I’m old enough to have known a previous generation when most people lived with a lot of fear, not all of it healthy, but all of it real. Life was fragile. Giving birth to a child could mean your death. A flu or virus could kill you and you had little defense against it. You could die young from heart disease, cancer, diabetes, bad sanitation, and dozens of other things. And nature itself could pose a threat. Storms, hurricanes, tornadoes, drought, pestilence, lightening, these were all to be feared because we were mostly helpless against them. People lived with a sense that life and health were fragile, not to be taken for granted. But then along came vaccinations, penicillin, better hospitals, better medicines, safer childbirth, better nutrition, better housing, better sanitation, better roads, better cars and better insurance against everything from loss of work, to drought, to storms, to pestilence, to disasters of any kind. And along with that came an ever-increasing sense that we’re safe, protected, secure, different than previous generations, able to take care of ourselves, no longer as vulnerable as were the generations before us. And to a large extent that’s true, at least in terms of our physical health and safety. In many ways, we’re far less vulnerable than previous generations. But, as COVID-19 has made evident, this is not a fully safe harbor. Despite much denial and protest, we’ve had to accept that we now live as did everyone before us, that is, as unable to guarantee own health and safety. For all the dreadful things COVID-19 has done to us, it has helped dispel an illusion, the illusion of our own invulnerability. We’re fragile, vulnerable, mortal. At first glance, this seems like a bad thing; it’s not. Disillusionment is the dispelling of an illusion and we have for too long (and too glibly) been living an illusion, that is, living under a pall of false enchantment which has us believing that the threats of old no longer have power to touch us. And how wrong we are! As of the time of this writing there are 70.1 million COVID-19 cases reported worldwide and there have been more than 1.6 million reported deaths from this virus. Moreover the highest rates of infection and death have been in those countries we would think most invulnerable, countries that have the best hospitals and highest standards of medicine to protect us. That should be a wake-up call. For all the good things our modern and post-modern world can give us, in the end it can’t protect us from everything, even as it gives us the sense that it can. COVID-19 has been a game-changer; it has dispelled an illusion, that of our own invulnerability. What’s to be learned? In short, that our generation must take its place with all other generations, recognizing that we cannot take life, health, family, work, community, travel, recreation, freedom to gather, and freedom to go to church, for granted. COVID-19 has taught us that we’re not the Lord of life and that fragility is still the lot of everyone, even in a modern and post-modern world. Classical Christian theology and philosophy have always taught that as humans we are not self-sufficient. Only God is. Only God is “Self-sufficient Being” (Ipsum Esse Subsistens, in classical philosophy). The rest of us are contingent, dependent, interdependent … and mortal enough to fear the next appointment with our doctor. Former generations, because they lacked our medical knowledge, our doctors, our hospitals, our standards of hygiene, our medicines, our vaccines, and our antibiotics, existentially felt their contingency. They knew they weren’t self-sufficient and that life and health could not be taken for granted. I don’t envy them some of the false fear that came with that, but I do envy them not living under a pall of false security. Our contemporary world, for all the good things it gives us, has lulled us asleep in terms of our fragility, vulnerability, and mortality. COVID-19 is a wake-up call, not just to the fact that we’re vulnerable, but especially to the fact that we may not take for granted the precious gifts of health, family, work, community, travel, recreation, freedom to gather, and (yes) even of going to church.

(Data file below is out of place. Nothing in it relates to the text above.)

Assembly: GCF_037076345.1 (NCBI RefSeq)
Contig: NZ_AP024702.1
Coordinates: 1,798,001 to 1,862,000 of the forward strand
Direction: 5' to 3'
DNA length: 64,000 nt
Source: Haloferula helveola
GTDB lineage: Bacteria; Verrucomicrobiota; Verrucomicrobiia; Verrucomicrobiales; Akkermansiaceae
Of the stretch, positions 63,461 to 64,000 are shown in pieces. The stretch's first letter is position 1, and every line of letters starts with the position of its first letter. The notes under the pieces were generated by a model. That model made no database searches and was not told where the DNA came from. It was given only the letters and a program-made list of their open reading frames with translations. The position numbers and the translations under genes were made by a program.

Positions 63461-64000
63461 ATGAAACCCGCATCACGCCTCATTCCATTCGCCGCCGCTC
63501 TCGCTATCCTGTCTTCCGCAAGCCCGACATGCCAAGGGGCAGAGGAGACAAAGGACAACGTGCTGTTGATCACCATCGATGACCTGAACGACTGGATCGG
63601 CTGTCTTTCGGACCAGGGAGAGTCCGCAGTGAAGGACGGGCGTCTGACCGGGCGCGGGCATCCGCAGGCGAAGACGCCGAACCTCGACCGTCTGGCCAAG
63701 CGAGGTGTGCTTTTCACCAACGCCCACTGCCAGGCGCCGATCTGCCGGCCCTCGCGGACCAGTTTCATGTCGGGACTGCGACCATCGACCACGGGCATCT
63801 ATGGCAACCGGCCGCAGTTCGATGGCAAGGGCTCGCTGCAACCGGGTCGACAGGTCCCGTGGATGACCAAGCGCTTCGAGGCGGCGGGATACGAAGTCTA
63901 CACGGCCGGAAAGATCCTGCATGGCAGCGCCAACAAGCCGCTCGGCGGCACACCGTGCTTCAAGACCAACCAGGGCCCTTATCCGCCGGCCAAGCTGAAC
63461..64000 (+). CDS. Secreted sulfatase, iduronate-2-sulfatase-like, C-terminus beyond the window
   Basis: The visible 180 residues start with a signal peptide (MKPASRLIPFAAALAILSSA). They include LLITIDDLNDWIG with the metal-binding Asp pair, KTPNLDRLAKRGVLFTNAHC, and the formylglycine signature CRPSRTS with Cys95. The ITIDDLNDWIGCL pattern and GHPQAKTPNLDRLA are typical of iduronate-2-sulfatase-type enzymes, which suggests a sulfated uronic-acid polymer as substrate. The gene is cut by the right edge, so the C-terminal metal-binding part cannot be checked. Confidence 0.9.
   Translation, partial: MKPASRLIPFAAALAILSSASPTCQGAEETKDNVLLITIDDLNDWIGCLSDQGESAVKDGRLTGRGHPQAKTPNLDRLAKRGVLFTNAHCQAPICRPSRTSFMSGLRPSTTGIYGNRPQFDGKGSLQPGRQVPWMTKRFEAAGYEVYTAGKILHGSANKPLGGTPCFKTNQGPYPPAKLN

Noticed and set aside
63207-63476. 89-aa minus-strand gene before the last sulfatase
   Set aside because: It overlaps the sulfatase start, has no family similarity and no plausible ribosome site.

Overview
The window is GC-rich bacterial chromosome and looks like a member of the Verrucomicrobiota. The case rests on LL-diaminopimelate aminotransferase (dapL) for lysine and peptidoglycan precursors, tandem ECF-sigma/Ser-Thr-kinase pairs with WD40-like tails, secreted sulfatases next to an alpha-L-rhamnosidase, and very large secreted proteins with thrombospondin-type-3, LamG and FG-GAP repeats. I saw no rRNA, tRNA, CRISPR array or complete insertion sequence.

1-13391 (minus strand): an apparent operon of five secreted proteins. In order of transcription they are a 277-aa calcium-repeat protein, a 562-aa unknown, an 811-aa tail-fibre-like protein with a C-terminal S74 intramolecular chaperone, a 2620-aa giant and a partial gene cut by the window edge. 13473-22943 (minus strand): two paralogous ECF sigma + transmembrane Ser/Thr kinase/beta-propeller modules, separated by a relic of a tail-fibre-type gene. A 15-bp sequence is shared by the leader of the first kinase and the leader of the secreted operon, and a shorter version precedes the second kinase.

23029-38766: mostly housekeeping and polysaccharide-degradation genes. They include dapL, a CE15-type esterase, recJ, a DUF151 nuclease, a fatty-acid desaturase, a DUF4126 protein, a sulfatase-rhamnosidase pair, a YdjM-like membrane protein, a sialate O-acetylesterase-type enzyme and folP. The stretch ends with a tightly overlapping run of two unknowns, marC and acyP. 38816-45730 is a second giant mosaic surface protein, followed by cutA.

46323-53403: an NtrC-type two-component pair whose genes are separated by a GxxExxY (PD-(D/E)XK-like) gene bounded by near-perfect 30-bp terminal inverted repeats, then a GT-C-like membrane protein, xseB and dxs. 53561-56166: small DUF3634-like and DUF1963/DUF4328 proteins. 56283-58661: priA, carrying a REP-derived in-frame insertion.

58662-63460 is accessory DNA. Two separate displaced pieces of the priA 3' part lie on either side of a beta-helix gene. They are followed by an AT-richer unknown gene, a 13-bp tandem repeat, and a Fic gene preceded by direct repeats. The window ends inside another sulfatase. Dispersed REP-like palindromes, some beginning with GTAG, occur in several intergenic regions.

(Oblate Father Ron Rolheiser is a theologian, teacher and award-winning author. He can be contacted through his website www.ronrolheiser.com.)